Comment


    • #3
      Originally posted by RomanJoe View Post
      Emotions should always be tempered by reason. Feelings, emotions, intuitions can hint at certain ethical and metaphysical truths, and in this sense I think they reveal a teleological tendency towards the good, the beautiful, the true--but they often do so dimly. Emotions can only be properly ordered only if we first understand what is true. A pro choicer may feel that the right to abortion should be universal. He may feel that this is common sense, intuitive. I would say his feelings are misdirected. But after he does some philophical investigation into what constitutes a human person, when it's morally licit to kill a human, what determines human value, etc., can he determine where to direct his emotions.
      RomanJoe gave a good answer, so I will just add some minor points. It is clear, that Aquinas et al focused on rationality as the way to gain true metaphysical knowledge. It is also what distinguishes us from other animals and what survives death in hylomorphistic dualism. He would probably exclude emotion from philosophy as best as possible and, without claiming that one can´t get objective knowledge through them, put it into a category of its own. If one presses me on it, I´d give his mystical experience and following stop of doing philosophy altogether, as an example.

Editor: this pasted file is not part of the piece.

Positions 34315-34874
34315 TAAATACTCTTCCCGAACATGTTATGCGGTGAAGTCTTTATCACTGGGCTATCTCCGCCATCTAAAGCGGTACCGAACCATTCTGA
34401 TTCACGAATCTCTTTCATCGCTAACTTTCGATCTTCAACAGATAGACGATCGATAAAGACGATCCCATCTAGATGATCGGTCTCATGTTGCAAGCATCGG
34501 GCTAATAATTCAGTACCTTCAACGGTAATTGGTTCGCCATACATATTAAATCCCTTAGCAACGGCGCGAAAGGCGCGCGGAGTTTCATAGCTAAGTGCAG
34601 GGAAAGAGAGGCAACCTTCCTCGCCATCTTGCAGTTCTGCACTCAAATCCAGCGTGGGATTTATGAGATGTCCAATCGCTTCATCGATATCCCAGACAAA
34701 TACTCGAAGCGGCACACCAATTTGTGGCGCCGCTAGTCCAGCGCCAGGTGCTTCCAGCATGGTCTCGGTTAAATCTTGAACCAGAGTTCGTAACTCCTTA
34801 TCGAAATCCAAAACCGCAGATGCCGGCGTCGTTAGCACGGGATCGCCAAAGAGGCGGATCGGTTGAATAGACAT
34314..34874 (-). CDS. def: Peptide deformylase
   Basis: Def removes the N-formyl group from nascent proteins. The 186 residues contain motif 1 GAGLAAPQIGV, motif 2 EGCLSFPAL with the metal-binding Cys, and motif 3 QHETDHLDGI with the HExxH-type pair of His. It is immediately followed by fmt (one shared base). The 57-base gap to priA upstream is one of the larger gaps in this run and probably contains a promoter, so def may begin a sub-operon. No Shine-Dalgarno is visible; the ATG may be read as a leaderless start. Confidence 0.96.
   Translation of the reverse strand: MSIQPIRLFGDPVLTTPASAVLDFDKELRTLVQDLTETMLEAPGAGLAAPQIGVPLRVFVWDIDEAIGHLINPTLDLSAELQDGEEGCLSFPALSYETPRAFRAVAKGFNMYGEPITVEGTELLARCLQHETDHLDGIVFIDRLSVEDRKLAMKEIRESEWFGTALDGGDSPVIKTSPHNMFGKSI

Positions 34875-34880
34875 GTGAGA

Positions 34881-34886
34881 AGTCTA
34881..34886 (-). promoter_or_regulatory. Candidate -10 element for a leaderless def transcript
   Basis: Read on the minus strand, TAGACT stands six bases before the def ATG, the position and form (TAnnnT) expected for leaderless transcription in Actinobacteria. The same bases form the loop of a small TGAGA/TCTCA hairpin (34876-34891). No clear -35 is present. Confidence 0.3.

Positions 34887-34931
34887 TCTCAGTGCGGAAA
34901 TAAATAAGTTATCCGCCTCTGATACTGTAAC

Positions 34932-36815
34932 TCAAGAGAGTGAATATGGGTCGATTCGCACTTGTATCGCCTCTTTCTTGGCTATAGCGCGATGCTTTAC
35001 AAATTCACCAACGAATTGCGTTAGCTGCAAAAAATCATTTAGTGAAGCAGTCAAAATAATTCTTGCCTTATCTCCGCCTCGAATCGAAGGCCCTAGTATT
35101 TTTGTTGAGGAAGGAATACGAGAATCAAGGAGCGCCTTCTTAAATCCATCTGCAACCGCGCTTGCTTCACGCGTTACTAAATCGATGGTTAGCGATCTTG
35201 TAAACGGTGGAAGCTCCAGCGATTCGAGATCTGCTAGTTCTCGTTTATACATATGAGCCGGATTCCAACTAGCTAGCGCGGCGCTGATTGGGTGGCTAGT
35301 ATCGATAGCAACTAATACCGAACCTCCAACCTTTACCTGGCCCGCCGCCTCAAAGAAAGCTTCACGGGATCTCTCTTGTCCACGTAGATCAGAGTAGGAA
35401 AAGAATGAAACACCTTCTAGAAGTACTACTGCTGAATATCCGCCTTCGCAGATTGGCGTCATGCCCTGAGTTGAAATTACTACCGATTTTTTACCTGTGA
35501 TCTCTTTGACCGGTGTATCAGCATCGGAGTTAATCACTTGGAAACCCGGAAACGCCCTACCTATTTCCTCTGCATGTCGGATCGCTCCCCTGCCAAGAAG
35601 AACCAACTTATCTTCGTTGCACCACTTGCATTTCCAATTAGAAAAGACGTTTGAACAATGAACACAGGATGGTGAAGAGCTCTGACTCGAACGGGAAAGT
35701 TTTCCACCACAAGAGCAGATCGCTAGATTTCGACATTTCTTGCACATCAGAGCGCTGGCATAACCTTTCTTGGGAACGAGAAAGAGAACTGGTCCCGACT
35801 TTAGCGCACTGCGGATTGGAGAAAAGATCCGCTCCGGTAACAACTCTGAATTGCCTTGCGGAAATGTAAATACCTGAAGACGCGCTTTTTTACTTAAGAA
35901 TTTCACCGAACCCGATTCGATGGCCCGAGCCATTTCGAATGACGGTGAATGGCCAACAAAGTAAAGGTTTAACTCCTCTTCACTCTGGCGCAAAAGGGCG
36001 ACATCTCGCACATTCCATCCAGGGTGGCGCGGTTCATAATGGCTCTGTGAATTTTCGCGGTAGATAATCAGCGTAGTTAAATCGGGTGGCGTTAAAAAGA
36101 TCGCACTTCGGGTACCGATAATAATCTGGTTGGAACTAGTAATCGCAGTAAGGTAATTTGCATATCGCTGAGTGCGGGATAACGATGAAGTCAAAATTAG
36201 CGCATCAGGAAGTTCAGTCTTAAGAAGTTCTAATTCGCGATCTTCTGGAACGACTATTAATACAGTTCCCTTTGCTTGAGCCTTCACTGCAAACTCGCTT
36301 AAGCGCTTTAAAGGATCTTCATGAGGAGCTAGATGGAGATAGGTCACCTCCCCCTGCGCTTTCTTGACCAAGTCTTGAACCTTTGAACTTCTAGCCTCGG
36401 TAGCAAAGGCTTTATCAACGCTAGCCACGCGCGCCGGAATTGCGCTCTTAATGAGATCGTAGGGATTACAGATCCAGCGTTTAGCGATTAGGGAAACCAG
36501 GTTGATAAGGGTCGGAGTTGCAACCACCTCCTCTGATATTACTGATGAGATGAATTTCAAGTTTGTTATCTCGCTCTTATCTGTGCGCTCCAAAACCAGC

But one example which is rather modern and definitely has philosophical work done on it, is the argument from morality, and it certainly is primarily based on intuition. If my intuition, that killing the baby in front of me is objectively evil in all places and cultures, is true, then I´m presupposing an objective standard, from which everything else follows. The first premise is emotional, everything following from it a logical conclusion.